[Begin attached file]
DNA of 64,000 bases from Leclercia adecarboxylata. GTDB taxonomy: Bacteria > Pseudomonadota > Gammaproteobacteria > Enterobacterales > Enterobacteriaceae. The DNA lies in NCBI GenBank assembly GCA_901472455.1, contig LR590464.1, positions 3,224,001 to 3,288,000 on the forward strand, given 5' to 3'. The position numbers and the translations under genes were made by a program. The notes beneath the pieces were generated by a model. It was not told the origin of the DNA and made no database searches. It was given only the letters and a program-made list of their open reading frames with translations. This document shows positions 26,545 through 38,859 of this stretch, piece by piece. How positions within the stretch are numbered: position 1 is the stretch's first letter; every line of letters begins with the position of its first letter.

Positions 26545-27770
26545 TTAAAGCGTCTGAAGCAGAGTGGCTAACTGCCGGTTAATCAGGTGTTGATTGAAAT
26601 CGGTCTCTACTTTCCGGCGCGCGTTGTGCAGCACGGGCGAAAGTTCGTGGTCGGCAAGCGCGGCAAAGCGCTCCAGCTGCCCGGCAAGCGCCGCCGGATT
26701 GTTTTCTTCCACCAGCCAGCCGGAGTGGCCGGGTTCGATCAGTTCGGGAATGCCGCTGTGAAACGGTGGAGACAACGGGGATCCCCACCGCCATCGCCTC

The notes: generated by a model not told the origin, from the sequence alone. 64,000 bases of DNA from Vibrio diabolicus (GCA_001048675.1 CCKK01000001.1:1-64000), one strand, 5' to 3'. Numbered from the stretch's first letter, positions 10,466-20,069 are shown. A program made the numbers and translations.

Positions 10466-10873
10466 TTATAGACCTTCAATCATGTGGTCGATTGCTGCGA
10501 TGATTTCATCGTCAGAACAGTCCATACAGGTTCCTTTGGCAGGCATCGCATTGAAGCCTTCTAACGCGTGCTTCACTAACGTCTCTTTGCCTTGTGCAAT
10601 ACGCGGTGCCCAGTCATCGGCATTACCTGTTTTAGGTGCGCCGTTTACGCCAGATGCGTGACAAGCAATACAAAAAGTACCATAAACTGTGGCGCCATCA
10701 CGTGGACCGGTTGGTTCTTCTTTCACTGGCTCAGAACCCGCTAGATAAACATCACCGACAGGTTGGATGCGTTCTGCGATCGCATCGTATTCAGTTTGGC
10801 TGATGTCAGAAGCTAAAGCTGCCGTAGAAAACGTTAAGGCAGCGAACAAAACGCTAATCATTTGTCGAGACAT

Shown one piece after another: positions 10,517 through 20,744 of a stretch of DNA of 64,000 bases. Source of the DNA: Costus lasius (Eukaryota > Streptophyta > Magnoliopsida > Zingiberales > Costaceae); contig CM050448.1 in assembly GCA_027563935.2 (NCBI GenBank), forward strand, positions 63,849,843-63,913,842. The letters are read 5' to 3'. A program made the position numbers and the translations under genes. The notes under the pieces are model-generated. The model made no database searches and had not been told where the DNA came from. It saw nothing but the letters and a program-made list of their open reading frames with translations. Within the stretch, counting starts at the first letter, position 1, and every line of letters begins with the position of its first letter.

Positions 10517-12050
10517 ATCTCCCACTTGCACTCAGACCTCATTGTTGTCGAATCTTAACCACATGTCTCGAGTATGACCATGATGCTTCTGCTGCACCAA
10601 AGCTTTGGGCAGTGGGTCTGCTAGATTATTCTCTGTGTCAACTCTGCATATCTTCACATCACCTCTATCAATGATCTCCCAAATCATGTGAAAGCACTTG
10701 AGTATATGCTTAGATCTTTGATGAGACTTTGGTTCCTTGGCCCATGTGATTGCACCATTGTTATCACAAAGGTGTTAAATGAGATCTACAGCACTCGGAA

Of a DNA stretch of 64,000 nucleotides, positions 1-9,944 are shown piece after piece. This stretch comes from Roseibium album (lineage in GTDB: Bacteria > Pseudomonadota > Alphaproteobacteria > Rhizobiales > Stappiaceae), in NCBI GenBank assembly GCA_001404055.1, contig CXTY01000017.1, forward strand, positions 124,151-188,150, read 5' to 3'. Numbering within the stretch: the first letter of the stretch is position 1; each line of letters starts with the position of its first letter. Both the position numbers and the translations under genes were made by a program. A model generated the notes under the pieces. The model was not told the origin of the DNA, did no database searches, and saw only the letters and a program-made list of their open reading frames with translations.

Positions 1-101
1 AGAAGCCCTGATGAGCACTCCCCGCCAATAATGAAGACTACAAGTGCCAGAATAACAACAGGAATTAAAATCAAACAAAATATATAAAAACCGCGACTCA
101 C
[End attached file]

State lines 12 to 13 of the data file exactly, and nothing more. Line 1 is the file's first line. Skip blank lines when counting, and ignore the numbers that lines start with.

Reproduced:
10801 TGATGTCAGAAGCTAAAGCTGCCGTAGAAAACGTTAAGGCAGCGAACAAAACGCTAATCATTTGTCGAGACAT

Shown one piece after another: positions 10,517 through 20,744 of a stretch of DNA of 64,000 bases. Source of the DNA: Costus lasius (Eukaryota > Streptophyta > Magnoliopsida > Zingiberales > Costaceae); contig CM050448.1 in assembly GCA_027563935.2 (NCBI GenBank), forward strand, positions 63,849,843-63,913,842. The letters are read 5' to 3'. A program made the position numbers and the translations under genes. The notes under the pieces are model-generated. The model made no database searches and had not been told where the DNA came from. It saw nothing but the letters and a program-made list of their open reading frames with translations. Within the stretch, counting starts at the first letter, position 1, and every line of letters begins with the position of its first letter.